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Othello on Trial (Or: The Tragedy of Desdemona, the Wife)

5 November 2015

Time: 1:00am
Venue: The Octagon, Queens' Building, Queen Mary University of London, Mile End Road, London E1 4NS

Boy meets girl, falls in love, kills her. It’s a story at least as old as Shakespeare’s Othello and with two women in the UK killed each week by their male partners — it couldn’t be more disturbingly topical. This new play tackles possessive jealousy and its fatal consequences. Othello stands trial at the Old Bailey for killing his ‘unfaithful’ wife. Murder or manslaughter? Should his time-honoured resort to a victimblaming defence trump her right to life?

Othello on Trial, the first play in a new youth theatre project, was piloted as a rehearsed reading in London in November 2014 and performed in Melbourne, Australia in March 2015. Emphasising the critical importance of primary prevention and attitudinal change, the project aims to stimulate debate about continuing high levels of violence against women focusing on men’s culturally-embedded excuses for killing their women partners — she was unfaithful, she disobeyed her husband, she left him.

Othello on Trial takes a novel approach to promoting discussion. It weaves scenes from Othello, Shakespeare’s play featuring an ‘infidelity’-inspired wife killing, with excerpts from historic and contemporary trials of English wife killers.

Act 1 addresses the pivotal race question in Shakespeare’s Othello. Showcasing provocation by infidelity as a deeply ingrained cultural excuse sanctioned by law for English wife-killers, Act 2 substitutes a white for a black Othello and puts him on trial for murder at the Old Bailey. A judge and the defendant enact a courtroom drama with a prosecutor and defence lawyer (played by black Othello from Act 1) who take their arguments verbatim from trial records. The audience take the role of jurors. Their deliberations become Act 3 of the play which doubles as an open forum to discuss whether loss of control due to extreme jealousy or possessiveness should mitigate murder today.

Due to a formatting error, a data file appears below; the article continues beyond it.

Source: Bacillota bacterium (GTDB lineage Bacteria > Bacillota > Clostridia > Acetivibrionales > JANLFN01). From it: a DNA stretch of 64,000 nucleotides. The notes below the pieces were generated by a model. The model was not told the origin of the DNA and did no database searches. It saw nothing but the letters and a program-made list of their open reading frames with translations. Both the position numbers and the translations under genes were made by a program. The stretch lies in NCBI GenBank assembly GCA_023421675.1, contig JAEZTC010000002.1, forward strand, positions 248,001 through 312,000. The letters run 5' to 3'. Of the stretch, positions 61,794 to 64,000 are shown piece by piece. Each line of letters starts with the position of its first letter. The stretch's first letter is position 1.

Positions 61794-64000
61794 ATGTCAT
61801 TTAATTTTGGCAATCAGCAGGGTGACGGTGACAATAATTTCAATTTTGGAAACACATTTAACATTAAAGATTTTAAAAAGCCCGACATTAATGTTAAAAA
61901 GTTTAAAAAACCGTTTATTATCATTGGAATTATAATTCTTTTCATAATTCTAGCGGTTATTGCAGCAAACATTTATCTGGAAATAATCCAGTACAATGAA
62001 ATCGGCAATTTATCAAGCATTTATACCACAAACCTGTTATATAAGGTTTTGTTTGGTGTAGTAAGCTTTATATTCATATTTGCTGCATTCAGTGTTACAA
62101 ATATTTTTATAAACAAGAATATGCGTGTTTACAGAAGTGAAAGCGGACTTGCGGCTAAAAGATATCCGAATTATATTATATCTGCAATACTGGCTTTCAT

Writer and Project Designer

Dr Adrian Howe, Adjunct Research Fellow, Socio-Legal Studies Centre, Griffith University, Australia and Visiting Fellow, School of Law, Queen Mary University of London.

Director

Jessica Beck

Directions

For directions to the venue, please refer to the map.

How to book

This event is free but prior booking is required. Register online via Eventbrite.

Contact

For more information on this event, please email lawevents@qmul.ac.uk.


Photography, video and audio recording

School of Law events may be photographed or video and audio recorded. These materials will be used for internal and external promotional purposes only by Queen Mary University of London. If you object to appearing in the photographs, please let our photographer know on the day. Alternatively you can email lawevents@qmul.ac.uk in advance of the event that you are attending.

 

 


Photography, video and audio recording

Please note that Department of Law events may be photographed or video and audio recorded. These materials will be used for internal and external promotional purposes only by Queen Mary University of London. If you object to appearing in the photographs, please let our photographer know on the day. Alternatively you can email lawevents@qmul.ac.uk in advance of the event that you are attending.

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